The future of the $10 billion sport is in crisis, warns McLaren Formula One Chief Executive Officer Zak Brown.
McLaren, along with fellow British team Rokit Williams Racing, has temporarily furloughed of several employees, as part of their on-going cost-cutting measures which is expected to last until the end of May. McLaren's senior management and drivers Carlos Sainz and Lando Norris have also taken a 20% pay cut effective 1st April.
As things stand, the entire race season is in jeopardy with severe delays to key fixtures with races such as the Australian and Monaco Grand Prix being cancelled.
With a 2-week extension of the shutdown period and the proposed season opener at Montreal (14th June) being postponed, the chances of Formula 1 starting on its mid-June timeline for the 2020 season are at the end of the rope.
FIA 2020 Formula One Sporting Regulations state that for the 2020 season to be valid, a minimum of 8 races is required to be held. As of now, with only 13 out of the scheduled 22 races still on the table, the loss in revenue would severely affect the teams, especially with the risk of the season being further shortened.
"This is potentially devastating to teams, and if [it is devastating] to enough teams - which doesn't have to mean more than two - then very threatening to F1 as a whole," Brown told BBC Sport.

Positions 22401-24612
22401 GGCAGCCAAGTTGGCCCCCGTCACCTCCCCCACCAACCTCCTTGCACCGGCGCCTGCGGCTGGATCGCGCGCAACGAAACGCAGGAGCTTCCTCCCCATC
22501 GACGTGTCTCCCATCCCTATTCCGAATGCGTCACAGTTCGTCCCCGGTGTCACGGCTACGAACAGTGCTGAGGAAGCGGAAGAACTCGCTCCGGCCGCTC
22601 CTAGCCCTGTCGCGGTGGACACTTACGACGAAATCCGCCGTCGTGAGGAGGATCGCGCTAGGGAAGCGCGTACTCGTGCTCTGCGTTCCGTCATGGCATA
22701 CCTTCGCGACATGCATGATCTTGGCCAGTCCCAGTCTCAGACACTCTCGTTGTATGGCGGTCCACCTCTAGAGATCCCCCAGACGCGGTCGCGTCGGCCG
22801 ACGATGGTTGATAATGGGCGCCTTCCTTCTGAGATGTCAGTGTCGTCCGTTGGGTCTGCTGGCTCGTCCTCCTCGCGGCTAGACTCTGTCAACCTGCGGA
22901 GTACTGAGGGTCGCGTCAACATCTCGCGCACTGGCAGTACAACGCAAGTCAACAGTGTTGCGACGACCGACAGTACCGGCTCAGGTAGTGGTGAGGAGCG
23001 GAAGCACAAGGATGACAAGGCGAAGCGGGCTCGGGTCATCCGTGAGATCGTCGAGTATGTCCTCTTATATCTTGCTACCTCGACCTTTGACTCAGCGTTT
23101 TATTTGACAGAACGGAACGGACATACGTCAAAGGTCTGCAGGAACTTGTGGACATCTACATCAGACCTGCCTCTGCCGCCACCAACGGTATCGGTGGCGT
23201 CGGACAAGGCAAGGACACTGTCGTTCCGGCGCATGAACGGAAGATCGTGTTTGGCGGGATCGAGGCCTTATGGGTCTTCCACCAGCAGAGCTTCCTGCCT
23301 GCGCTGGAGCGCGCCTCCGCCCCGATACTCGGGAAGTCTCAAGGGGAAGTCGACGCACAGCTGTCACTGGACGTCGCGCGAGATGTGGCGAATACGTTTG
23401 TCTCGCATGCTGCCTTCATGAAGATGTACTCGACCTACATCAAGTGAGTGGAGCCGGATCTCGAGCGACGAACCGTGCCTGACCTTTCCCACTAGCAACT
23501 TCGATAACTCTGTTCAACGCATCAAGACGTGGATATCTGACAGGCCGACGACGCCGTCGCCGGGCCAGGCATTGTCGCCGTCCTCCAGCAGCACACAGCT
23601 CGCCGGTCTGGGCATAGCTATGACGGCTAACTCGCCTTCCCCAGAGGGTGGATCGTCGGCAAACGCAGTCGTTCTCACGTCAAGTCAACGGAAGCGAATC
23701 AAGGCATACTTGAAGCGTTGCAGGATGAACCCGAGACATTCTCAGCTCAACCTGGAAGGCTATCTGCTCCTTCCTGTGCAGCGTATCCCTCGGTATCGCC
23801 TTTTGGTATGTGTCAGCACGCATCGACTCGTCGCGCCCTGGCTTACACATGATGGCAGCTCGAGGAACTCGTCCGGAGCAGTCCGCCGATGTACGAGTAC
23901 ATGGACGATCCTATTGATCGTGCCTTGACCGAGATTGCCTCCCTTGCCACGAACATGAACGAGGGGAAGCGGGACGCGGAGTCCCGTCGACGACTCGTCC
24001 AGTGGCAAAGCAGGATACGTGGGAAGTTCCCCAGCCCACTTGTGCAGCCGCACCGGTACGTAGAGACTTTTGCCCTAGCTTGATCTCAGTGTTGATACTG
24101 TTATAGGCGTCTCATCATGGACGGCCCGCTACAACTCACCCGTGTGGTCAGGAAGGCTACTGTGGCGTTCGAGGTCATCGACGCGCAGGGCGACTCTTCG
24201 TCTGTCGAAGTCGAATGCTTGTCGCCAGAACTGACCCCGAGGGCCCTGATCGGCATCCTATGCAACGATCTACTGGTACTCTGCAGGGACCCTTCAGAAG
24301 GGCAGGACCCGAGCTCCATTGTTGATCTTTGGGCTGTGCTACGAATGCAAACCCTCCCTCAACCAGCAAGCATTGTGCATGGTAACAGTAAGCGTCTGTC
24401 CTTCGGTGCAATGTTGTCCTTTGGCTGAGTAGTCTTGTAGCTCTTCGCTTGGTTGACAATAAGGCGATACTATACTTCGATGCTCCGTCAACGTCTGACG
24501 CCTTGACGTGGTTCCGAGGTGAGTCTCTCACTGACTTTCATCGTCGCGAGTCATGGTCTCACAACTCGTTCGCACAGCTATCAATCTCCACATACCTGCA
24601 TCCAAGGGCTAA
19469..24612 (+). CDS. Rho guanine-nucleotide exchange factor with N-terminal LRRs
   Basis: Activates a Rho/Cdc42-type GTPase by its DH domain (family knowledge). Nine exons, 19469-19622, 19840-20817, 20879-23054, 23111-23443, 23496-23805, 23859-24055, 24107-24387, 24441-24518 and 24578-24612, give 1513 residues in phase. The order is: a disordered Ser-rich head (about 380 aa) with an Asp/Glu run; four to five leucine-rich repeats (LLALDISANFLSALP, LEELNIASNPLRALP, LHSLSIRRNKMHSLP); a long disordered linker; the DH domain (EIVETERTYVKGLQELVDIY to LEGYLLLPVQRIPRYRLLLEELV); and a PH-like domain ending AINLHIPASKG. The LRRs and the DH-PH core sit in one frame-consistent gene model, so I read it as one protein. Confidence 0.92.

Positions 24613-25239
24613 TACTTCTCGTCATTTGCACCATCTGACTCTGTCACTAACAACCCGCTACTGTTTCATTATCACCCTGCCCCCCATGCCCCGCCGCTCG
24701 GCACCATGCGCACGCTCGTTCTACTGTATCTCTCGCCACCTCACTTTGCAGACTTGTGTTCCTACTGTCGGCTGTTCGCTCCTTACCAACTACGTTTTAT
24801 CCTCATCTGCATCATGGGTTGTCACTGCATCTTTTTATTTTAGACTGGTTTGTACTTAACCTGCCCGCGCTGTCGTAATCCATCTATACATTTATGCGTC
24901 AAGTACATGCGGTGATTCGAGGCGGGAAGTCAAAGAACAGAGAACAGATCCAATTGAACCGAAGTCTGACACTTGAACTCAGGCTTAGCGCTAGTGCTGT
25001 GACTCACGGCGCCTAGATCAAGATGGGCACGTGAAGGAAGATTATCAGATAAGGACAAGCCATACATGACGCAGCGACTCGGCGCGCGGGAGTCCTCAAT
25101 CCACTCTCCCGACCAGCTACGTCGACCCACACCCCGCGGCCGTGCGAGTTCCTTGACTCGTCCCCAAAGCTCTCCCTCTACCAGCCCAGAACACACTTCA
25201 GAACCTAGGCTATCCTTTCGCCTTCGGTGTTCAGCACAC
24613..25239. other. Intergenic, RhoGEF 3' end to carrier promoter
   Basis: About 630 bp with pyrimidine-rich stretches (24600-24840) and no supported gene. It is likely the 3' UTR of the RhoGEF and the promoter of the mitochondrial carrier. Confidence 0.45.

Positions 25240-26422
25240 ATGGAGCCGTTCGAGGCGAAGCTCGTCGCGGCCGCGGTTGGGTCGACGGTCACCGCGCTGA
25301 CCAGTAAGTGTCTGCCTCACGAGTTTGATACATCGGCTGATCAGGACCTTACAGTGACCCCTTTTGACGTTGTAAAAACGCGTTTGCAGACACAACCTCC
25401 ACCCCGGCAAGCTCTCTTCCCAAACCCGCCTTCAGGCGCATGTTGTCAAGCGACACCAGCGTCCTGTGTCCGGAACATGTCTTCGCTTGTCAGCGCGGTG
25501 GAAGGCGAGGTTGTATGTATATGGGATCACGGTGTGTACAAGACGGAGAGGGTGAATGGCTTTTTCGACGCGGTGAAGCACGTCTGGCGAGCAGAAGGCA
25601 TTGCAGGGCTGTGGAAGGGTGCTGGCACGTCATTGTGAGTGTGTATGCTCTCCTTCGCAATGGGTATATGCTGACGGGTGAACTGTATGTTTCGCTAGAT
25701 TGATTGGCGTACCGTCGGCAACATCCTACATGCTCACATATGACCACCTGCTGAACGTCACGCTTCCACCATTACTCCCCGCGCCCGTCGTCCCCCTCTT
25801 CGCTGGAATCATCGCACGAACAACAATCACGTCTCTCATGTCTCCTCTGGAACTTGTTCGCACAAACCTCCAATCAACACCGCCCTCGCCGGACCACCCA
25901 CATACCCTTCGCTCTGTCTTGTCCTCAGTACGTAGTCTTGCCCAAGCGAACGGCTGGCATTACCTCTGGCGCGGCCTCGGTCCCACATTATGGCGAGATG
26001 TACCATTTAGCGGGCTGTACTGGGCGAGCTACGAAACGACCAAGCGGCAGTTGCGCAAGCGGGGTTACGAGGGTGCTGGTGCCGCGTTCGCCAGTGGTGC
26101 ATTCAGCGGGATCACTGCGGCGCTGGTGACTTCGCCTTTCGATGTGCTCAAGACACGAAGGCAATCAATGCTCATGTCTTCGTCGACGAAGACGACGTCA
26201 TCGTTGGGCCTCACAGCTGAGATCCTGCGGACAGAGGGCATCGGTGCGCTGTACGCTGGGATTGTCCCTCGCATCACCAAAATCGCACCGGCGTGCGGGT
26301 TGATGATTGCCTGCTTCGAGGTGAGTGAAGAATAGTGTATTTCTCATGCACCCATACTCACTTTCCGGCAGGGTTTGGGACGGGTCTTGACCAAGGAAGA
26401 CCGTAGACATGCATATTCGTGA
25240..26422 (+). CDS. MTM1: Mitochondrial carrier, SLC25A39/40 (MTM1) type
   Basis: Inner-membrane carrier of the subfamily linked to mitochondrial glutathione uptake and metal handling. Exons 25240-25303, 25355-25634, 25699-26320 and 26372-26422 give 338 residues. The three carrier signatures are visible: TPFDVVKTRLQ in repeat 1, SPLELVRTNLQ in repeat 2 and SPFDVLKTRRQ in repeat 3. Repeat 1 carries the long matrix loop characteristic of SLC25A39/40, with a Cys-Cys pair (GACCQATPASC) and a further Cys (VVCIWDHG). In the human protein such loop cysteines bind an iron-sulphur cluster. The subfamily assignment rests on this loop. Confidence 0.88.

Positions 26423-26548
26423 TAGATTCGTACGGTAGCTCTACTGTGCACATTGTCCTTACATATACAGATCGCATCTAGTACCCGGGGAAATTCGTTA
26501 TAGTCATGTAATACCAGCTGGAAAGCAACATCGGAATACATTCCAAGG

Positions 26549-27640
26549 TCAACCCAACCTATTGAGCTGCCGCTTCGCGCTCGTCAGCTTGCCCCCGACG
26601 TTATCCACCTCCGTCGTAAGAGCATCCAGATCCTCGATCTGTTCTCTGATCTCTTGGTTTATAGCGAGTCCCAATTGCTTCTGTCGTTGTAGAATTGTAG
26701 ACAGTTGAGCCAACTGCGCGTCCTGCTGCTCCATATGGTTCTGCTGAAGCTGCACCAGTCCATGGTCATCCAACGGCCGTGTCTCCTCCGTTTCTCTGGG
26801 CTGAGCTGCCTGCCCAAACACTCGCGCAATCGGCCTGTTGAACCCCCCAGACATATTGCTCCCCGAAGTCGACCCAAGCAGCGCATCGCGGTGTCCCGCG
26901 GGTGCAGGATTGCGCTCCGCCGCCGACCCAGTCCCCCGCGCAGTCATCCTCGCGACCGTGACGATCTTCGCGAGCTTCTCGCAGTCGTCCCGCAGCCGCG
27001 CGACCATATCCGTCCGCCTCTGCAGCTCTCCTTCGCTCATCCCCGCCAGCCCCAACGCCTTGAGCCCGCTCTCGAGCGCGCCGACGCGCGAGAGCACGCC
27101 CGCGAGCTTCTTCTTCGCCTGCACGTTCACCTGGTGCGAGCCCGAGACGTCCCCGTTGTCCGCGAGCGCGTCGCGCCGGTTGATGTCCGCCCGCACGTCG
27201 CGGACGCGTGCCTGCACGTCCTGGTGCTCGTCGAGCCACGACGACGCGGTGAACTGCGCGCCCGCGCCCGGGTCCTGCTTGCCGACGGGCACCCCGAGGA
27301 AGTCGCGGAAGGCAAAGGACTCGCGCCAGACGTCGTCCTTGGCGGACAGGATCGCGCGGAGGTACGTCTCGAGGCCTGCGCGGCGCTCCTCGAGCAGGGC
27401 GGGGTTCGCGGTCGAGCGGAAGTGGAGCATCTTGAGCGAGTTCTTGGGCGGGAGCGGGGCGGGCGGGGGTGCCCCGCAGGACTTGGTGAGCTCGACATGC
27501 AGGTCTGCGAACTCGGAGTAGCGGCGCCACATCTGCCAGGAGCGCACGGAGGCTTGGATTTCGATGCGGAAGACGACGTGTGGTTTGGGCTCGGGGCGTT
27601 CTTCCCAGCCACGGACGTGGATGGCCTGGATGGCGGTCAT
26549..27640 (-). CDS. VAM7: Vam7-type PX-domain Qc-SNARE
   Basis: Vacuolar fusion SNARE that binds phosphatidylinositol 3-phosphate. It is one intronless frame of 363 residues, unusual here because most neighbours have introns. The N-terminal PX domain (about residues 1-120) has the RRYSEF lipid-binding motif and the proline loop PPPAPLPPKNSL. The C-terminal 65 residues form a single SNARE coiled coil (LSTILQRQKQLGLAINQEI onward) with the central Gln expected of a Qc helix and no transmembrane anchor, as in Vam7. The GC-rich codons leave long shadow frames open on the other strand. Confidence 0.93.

BBC Sport reports that F1 bosses have gathered on Monday to discuss cost-saving plans. With teams and drivers under lockdown, Zak Brown believes that F1 is in a "very fragile state" and he has urged for significant measures to be taken to help the sport survive the crisis.
Brown believes the budget cap of $175 million scheduled to be introduced in 2021 should be lowered significantly to $100 million, to save the sport from potential disaster. He also said that four teams could bow out from the sport if the situation isn't handled properly.
"So I think F1 is in a very fragile state at the moment," says Zak Brown.
Ever since the coronavirus stuck, many sports events had to be postponed indefinitely, cutting the cash flow that usually pays staff salaries. No matter what they do now, Formula 1 included, sports will change.